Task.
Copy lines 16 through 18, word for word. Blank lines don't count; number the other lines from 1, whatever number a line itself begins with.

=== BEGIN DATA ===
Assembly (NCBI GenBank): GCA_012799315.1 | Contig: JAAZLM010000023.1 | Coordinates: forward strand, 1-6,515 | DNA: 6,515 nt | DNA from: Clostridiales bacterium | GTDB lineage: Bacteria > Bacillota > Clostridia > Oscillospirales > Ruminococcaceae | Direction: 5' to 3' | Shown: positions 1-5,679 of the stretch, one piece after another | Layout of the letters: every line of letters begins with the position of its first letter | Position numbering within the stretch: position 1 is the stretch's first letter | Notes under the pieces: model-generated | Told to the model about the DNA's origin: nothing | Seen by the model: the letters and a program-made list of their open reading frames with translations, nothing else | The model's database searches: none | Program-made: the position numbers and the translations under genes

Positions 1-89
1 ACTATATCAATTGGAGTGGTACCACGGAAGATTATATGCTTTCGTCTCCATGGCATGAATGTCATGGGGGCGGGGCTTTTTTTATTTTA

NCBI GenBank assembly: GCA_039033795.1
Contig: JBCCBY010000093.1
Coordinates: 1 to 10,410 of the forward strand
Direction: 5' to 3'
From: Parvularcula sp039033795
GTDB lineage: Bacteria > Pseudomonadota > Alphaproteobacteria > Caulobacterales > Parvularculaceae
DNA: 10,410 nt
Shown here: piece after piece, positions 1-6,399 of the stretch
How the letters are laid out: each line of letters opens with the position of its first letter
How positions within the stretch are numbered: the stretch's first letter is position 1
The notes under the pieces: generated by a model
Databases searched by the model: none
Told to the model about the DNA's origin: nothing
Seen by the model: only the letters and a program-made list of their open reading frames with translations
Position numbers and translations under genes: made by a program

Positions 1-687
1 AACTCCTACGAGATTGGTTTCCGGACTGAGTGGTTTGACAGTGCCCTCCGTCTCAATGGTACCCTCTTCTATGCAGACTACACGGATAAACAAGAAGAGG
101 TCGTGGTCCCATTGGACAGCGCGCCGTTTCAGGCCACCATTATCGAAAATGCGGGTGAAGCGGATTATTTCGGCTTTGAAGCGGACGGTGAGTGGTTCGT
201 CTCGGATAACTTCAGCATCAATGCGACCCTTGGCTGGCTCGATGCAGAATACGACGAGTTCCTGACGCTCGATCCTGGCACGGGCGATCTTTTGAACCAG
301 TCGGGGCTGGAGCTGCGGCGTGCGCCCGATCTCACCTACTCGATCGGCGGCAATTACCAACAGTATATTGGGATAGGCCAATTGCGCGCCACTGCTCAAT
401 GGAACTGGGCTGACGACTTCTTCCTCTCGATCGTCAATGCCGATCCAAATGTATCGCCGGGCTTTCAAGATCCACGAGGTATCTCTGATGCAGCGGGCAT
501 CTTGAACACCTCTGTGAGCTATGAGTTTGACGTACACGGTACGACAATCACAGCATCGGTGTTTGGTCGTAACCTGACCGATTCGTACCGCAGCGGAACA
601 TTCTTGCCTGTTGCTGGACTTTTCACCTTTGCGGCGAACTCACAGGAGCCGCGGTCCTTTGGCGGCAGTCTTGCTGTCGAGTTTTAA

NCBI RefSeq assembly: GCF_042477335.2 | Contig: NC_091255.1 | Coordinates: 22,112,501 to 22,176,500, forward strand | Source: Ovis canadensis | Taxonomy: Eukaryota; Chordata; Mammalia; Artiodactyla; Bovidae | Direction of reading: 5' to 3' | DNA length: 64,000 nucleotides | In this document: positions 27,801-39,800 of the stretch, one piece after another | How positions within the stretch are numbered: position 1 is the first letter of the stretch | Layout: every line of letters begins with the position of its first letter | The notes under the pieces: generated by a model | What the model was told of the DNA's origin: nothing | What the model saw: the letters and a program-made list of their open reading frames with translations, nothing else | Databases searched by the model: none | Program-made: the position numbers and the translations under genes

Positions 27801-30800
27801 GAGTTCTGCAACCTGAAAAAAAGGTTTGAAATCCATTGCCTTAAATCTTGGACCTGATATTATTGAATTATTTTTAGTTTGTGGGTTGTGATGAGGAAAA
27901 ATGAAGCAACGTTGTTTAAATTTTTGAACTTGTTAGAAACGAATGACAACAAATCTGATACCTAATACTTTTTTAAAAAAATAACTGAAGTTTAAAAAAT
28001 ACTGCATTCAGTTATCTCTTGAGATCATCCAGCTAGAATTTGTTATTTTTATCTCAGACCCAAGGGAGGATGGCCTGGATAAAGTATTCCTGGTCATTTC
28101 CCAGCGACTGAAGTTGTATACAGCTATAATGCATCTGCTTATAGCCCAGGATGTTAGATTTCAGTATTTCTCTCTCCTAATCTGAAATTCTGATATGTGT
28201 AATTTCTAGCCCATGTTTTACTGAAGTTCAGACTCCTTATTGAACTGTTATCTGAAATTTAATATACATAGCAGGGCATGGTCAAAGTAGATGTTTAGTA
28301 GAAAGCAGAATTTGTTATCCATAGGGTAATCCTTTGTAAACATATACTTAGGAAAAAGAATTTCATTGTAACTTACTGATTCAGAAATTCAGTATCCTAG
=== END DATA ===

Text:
Told to the model about the DNA's origin: nothing
Seen by the model: only the letters and a program-made list of their open reading frames with translations
Position numbers and translations under genes: made by a program